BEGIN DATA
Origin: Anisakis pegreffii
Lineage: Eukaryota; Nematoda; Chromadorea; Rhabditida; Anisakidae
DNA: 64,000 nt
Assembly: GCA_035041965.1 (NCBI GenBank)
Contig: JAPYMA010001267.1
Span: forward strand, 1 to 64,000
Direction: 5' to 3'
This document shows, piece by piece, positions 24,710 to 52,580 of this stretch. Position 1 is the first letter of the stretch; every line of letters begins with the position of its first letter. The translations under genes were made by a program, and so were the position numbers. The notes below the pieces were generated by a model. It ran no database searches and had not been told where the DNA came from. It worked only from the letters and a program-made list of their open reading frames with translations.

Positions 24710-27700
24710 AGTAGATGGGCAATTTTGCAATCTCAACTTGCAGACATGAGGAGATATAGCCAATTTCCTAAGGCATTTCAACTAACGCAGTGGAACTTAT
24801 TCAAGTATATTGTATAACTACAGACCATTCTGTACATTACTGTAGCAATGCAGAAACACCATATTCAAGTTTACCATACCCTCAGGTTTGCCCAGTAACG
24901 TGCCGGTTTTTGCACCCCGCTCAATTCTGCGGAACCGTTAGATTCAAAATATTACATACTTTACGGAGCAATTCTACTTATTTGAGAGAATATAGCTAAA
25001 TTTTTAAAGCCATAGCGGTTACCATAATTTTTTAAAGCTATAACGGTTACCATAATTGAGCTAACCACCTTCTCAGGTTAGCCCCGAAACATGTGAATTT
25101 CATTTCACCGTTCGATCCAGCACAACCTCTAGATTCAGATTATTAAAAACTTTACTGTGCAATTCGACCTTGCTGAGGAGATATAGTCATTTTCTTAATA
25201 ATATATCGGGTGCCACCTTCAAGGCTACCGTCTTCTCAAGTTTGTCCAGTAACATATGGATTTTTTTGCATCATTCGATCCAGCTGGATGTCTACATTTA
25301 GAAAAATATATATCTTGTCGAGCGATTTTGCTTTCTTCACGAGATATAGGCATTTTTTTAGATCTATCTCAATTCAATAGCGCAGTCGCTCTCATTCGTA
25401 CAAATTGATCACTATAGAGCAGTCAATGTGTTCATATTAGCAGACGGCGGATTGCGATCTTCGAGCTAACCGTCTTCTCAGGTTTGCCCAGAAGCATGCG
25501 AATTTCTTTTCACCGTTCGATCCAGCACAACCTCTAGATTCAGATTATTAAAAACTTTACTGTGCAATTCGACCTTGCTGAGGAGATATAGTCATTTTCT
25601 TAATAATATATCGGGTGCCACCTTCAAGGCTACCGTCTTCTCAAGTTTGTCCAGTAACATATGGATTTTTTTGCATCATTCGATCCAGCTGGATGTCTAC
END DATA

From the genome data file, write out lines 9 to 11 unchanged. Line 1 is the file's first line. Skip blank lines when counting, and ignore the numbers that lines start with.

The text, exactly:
Positions 24710-27700
24710 AGTAGATGGGCAATTTTGCAATCTCAACTTGCAGACATGAGGAGATATAGCCAATTTCCTAAGGCATTTCAACTAACGCAGTGGAACTTAT
24801 TCAAGTATATTGTATAACTACAGACCATTCTGTACATTACTGTAGCAATGCAGAAACACCATATTCAAGTTTACCATACCCTCAGGTTTGCCCAGTAACG